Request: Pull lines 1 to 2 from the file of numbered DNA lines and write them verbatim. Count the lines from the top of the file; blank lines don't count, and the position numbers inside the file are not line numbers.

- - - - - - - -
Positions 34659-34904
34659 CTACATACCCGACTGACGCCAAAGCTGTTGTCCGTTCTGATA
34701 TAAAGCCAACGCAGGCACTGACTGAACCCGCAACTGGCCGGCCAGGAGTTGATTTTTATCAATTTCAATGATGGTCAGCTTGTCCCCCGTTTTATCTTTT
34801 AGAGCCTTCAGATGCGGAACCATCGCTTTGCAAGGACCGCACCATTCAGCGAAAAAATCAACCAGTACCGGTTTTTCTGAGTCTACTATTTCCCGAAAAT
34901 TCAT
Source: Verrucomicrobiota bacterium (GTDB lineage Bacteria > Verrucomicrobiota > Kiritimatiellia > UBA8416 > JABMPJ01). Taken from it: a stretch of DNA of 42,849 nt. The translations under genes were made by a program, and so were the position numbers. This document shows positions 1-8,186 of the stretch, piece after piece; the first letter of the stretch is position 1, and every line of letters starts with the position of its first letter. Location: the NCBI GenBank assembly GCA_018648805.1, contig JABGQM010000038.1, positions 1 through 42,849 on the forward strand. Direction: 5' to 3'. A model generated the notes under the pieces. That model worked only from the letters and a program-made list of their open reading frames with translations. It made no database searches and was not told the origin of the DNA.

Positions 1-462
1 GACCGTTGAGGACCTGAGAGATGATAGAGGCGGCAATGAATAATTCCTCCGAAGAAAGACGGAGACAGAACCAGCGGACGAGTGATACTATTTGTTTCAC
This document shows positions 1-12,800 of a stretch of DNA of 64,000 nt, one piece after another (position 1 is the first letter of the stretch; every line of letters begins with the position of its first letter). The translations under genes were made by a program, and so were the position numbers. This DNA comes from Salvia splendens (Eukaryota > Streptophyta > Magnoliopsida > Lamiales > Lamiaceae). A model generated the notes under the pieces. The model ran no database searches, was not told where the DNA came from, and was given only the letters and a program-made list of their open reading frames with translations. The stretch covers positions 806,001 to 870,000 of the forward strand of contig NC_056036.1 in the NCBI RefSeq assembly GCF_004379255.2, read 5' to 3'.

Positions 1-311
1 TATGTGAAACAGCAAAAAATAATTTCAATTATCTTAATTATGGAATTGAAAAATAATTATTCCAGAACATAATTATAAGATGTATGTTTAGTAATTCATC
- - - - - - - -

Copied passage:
Positions 34659-34904
34659 CTACATACCCGACTGACGCCAAAGCTGTTGTCCGTTCTGATA